Sometimes it takes a life- changing experience to put things into perspective. It was 2008 and I was thirty- five years old. I was still relatively young in most respects, and yet I felt as if my life was over. Just months earlier, I had left my job. I was doing well, and in the middle of receiving my masters degree. I was working with special needs children. I was also pregnant with my first child. Life was good, until that day in April of 2008. At the Anatomy scan, my husband and I found out that our baby had a very serious heart defect. The shocking news left me barely able to function. I left my job, and devoted the rest of my pregnancy to taking care of my little one and myself.
We had nine brief days with our Liam Jude until he passed away in September of 2008. I felt as if my life was over in every way. I was unable to return to my job due to my fragile mental state. I really didn’t even know how I would go on. If I was one day able to move forward, one thing was for sure: I would devote the rest of my life to the memory of my son.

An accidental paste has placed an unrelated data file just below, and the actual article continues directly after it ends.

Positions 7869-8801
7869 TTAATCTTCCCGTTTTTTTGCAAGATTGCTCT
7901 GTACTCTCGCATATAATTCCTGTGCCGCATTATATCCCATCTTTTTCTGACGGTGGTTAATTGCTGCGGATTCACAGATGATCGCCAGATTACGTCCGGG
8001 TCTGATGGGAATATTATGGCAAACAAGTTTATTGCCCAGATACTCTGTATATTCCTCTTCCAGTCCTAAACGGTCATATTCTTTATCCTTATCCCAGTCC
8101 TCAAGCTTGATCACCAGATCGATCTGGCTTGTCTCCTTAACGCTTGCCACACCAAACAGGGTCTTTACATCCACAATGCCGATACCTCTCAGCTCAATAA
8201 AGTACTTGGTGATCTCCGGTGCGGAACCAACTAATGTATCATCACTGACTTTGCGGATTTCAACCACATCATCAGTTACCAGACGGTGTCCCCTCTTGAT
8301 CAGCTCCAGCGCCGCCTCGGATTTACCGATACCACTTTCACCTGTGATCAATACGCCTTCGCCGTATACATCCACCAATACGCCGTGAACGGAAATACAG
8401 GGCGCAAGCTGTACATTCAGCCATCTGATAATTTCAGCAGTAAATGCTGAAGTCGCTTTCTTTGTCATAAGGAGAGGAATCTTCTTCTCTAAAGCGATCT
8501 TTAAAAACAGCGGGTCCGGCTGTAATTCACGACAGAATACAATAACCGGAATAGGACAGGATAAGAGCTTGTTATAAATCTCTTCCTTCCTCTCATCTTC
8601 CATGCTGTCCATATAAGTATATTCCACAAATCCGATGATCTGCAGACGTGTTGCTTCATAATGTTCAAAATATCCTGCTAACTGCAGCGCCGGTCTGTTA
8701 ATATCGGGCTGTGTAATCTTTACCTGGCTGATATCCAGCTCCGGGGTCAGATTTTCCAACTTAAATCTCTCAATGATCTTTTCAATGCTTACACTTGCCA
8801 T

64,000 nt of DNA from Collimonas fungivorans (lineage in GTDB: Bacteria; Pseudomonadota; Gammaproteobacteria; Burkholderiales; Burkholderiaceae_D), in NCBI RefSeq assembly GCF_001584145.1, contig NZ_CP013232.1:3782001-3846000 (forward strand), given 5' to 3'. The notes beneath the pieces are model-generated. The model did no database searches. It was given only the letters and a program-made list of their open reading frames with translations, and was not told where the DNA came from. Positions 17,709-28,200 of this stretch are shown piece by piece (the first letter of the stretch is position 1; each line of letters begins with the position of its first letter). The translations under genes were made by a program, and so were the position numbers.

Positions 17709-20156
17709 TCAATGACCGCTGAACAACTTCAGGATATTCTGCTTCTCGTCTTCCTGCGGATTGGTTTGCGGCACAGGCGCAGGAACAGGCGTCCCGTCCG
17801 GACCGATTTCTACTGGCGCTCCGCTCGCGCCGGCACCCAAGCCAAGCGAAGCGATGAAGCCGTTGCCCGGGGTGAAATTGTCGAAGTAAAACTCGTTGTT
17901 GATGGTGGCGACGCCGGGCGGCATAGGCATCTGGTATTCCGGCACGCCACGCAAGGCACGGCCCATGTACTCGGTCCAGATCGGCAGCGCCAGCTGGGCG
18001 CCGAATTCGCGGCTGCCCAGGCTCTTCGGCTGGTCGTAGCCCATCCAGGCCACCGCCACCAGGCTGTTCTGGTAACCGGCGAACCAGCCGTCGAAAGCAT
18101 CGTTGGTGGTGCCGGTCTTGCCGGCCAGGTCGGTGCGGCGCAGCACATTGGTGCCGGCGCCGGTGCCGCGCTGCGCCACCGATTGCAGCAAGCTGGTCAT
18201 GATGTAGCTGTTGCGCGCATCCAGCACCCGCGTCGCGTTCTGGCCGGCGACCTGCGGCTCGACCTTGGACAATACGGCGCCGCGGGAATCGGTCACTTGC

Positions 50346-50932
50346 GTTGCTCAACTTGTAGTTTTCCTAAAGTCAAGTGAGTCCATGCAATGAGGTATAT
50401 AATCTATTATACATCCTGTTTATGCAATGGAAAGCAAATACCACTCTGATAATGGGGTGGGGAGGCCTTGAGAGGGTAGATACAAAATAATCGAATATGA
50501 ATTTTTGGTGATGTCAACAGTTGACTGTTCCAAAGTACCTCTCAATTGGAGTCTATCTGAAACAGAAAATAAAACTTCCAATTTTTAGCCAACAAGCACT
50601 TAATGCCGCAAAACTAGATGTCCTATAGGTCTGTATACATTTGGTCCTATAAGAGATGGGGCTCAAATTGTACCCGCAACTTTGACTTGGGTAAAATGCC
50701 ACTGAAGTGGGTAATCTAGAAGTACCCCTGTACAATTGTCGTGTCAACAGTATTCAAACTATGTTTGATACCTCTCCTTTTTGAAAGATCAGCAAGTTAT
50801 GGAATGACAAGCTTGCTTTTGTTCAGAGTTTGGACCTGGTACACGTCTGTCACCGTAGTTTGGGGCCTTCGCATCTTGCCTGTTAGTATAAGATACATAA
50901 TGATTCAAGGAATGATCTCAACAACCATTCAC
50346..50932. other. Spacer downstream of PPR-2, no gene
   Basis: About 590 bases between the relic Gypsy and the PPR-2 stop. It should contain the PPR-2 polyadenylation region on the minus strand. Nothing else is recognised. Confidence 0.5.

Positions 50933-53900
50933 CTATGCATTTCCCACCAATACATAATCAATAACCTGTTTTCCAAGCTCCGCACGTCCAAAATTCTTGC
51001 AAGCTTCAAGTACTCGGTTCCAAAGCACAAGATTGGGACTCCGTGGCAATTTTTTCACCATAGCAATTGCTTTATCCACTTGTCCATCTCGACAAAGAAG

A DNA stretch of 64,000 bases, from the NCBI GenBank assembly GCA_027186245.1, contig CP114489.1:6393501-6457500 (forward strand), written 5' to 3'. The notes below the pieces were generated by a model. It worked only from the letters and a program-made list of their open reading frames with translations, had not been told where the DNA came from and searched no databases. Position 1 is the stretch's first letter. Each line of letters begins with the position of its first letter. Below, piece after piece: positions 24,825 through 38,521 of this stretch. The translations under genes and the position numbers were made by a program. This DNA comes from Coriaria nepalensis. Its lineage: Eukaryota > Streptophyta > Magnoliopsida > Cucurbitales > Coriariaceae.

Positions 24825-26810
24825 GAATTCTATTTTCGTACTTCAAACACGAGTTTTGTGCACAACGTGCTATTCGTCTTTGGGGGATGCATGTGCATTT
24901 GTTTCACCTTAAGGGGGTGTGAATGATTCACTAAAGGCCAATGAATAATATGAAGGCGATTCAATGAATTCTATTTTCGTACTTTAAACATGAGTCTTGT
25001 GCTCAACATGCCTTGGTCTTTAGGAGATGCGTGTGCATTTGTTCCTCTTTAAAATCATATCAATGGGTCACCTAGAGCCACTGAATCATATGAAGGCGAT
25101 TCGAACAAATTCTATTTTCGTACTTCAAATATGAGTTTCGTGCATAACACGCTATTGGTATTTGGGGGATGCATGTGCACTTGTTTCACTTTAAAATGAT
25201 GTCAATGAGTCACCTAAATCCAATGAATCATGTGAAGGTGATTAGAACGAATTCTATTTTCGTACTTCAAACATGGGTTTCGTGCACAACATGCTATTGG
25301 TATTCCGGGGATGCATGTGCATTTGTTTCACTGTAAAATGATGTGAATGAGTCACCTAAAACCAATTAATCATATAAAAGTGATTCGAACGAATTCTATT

My life has always been a series of uncertainties. Upon graduating college, I received a B.A. in English. I figured I would wind up in the field of publishing. I was willing to start from the bottom. I envisioned myself writing for a magazine. I also had a dream of writing a novel one day. When I didn’t hear back from these companies right away, I grew frustrated. Family and friends urged me to teach. They said I would be good at it. It was in my blood as well. My mother had been a teacher, and an outstanding one at that. There were also perks involved in a career in education, most notably, a ten month work year.
I guess you can say I fell into it. I was offered a job thanks to a friend, whose current school needed to fill an open position. I would be teaching science. I wasn’t a scientific type person, but I was willing to give it a try. It was a disaster. As much as I loved teaching kids, I didn’t have the greatest control over the class. They walked all over me. Being a fish out of water in a public school, I figured I just didn’t have the experience yet. That said, I just didn’t enjoy it in the way that I thought I would.